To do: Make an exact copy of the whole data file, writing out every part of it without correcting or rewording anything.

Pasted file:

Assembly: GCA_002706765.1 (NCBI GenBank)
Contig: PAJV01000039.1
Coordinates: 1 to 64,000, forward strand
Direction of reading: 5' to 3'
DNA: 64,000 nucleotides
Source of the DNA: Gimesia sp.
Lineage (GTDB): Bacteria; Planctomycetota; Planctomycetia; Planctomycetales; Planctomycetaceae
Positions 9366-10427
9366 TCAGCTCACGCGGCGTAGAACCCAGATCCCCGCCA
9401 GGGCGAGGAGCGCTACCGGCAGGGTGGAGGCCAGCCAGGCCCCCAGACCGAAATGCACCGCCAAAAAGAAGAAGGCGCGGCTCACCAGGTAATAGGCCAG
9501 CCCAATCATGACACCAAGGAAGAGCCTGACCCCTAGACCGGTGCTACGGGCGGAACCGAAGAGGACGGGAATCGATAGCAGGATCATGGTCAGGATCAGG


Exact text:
Assembly: GCA_002706765.1 (NCBI GenBank)
Contig: PAJV01000039.1
Coordinates: 1 to 64,000, forward strand
Direction of reading: 5' to 3'
DNA: 64,000 nucleotides
Source of the DNA: Gimesia sp.
Lineage (GTDB): Bacteria; Planctomycetota; Planctomycetia; Planctomycetales; Planctomycetaceae
Positions 9366-10427
9366 TCAGCTCACGCGGCGTAGAACCCAGATCCCCGCCA
9401 GGGCGAGGAGCGCTACCGGCAGGGTGGAGGCCAGCCAGGCCCCCAGACCGAAATGCACCGCCAAAAAGAAGAAGGCGCGGCTCACCAGGTAATAGGCCAG
9501 CCCAATCATGACACCAAGGAAGAGCCTGACCCCTAGACCGGTGCTACGGGCGGAACCGAAGAGGACGGGAATCGATAGCAGGATCATGGTCAGGATCAGG